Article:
Our Kinder Platz will be full of games with prizes and bouncy houses for the kids.  

After all of the fun and festivities, you will want to come back to HVL on Sunday, October 29 at 4:00 PM for the real highlight of our weekend -- our festival service in thanksgiving to God for the Gospel message of salvation.  This service will highlight the hallmarks of the Lutheran Reformation, the sola's, namely, that salvation is ...
          sola fide                    by faith alone
          sola gratia                by grace alone   
          sola Scriptura          by Scripture alone
          solo Christo              in Christ alone
          soli Deo gloria         To God alone be the glory!

While we say that this is the Lutheran heritage, it is all God's work and God's word and is intended for all.  All are welcome!  Tell your friends and bring them along.  

Sunday, August 27, 2017

Sermon -- 12th Sunday after Pentecost (August 27, 2017)

ROMANS 9:1-8


In the name + of Jesus.

     Paul of Tarsus was an Israelite, a Jew.  He could trace his lineage to the tribe of Benjamin.  He had been chosen by God to be a disciple of Jesus Christ, and was chosen to be an apostle to the Gentiles for Jesus Christ.  Yet, he was grieved that his fellow Jews, by and large, were not disciples of Jesus Christ.  Paul was bothered that anyone would perish outside of Christ, but he is understandably bothered all the more that his fellow countrymen would perish because they rejected Jesus.  There is no other Savior.  There is no other source of forgiveness.  No one else delivers from death or opens the gates of heaven.  So, if anyone does not believe in Jesus alone, he dies in his sin and his lost.
     The Israelites boasted that they were the chosen people.  The Jews today still boast that.  But if anyone should boast that they are chosen, you should ask the question: chosen for what?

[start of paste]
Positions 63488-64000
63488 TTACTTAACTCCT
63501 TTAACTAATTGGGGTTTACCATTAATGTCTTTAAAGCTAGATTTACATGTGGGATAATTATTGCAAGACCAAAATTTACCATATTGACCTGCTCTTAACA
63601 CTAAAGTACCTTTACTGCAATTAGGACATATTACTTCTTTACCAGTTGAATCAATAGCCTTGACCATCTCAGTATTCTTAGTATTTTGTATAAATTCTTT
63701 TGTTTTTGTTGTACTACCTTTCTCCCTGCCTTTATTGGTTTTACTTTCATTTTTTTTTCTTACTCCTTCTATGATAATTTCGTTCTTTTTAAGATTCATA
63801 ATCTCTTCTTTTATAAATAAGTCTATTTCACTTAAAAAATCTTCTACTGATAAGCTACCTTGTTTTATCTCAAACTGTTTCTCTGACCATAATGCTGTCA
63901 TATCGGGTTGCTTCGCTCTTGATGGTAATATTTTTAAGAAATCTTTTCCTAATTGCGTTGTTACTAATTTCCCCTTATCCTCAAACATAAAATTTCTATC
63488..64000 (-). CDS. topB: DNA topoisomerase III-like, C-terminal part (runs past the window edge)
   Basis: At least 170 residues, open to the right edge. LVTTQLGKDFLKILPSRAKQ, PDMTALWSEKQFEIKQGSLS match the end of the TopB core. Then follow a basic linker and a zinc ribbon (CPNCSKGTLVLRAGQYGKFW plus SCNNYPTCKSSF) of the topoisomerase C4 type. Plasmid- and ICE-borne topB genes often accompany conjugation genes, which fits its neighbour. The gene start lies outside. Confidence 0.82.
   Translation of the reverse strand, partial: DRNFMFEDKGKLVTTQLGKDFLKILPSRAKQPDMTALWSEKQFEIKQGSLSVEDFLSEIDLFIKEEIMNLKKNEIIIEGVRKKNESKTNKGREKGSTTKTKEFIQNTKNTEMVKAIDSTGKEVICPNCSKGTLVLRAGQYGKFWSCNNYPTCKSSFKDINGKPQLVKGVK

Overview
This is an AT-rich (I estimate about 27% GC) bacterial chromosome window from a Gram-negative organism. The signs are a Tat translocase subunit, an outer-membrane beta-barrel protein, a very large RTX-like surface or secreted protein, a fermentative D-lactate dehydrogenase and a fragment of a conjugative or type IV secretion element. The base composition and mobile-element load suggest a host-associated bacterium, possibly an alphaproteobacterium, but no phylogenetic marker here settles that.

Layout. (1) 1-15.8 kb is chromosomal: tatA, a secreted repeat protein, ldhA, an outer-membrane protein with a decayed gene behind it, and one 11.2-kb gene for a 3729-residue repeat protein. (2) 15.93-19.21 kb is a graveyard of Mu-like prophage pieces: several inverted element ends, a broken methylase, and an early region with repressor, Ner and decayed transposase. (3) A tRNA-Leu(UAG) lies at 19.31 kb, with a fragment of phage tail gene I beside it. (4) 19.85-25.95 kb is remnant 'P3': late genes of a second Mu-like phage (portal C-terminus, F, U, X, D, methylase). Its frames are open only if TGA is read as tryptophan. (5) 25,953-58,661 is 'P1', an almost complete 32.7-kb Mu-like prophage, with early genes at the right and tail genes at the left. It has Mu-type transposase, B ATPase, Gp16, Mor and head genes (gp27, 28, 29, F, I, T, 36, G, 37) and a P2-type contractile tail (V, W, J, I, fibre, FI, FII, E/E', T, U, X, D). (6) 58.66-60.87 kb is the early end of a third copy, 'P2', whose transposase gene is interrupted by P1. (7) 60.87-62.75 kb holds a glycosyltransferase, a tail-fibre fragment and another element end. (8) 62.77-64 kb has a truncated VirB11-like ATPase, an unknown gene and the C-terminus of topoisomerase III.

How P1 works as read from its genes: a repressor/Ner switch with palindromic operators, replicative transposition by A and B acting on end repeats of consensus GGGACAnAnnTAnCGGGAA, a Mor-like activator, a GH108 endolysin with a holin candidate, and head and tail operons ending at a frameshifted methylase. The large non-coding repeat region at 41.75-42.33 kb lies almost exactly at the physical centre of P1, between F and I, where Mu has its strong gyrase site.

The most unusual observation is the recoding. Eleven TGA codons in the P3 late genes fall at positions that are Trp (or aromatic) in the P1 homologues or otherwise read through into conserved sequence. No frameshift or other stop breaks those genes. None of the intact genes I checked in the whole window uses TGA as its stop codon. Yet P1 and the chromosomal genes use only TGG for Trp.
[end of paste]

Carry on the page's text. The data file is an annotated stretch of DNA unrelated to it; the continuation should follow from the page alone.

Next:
Prior to Abraham, God extended a promise to the world: A Savior would come.  The promise did not tell anyone where the Savior would come from, when he would come, or how we could know him.  But then God chose Abraham.  God pinpointed the promise to one man and his offspring.  The Savior would come through Abraham.  That promise was repeated to Isaac, and then to Jacob whose name God changed to Israel.  That is why the Old Testament devotes most of its attention to the nation of Israel.  They were chosen by God from all the nations on the earth to be his own.  They were chosen by means of a gracious promise.
     St. Paul declares what Israel was chosen for.  They are Israelites, and to them belong the adoption, the glory, the covenants, the giving of the law, the worship, and the promises.  To them belong the patriarchs, and from their race, according to the flesh, is the Christ, who is God over all, blessed forever. (Romans 9:4-5)  They were chosen to be the people through whom the Savior would come into the world.  For that reason, the Lord gave specific decrees to Israel.  The law of Moses gave Israel a culture and customs which were distinct from all other nations to keep them separate so that God's promise would be preserved.  The Lord instructed the Israelites how to worship him so that they would always know that salvation comes from innocent blood being shed on behalf of the guilty.  God chose Israel by means of a gracious promise so that the salvation of the world would come through them and so that they themselves would benefit from God's gracious promise.
     When someone is chosen, there is a tendecy to boast about it.  If you are chosen first for the baseball team, you assume it is because you are better than all the others.  This is now how God's choosing works.  Israel was not chosen because of anything they did.  God did not chose Israel because they were bigger or stronger, because they were better, or because they deserved it.  They were chosen by means of a gracious promise.
     The fact is, the Israelites proved repeatedly that they were sinners.  When the Lord gave his Law at Mt. Sinai, God thundered from the dark cloud on the mountain, “You shall have no other gods.” (Exodus 20:3)  The Israelites responded, “All the words that the LORD has spoken we will do.” (Exodus 24:3)  And yet, just over a month later, the Israelites made a golden calf to worship right under God's nose.  The story repeats throughout the Old Testament.  Israel was a sinful, stubborn, and rebellious people.  Nevertheless, God was faithful to his gracious promise—not because they deserved it, but because God is gracious and desires the salvation of mankind.  God sent the Savior he had promised.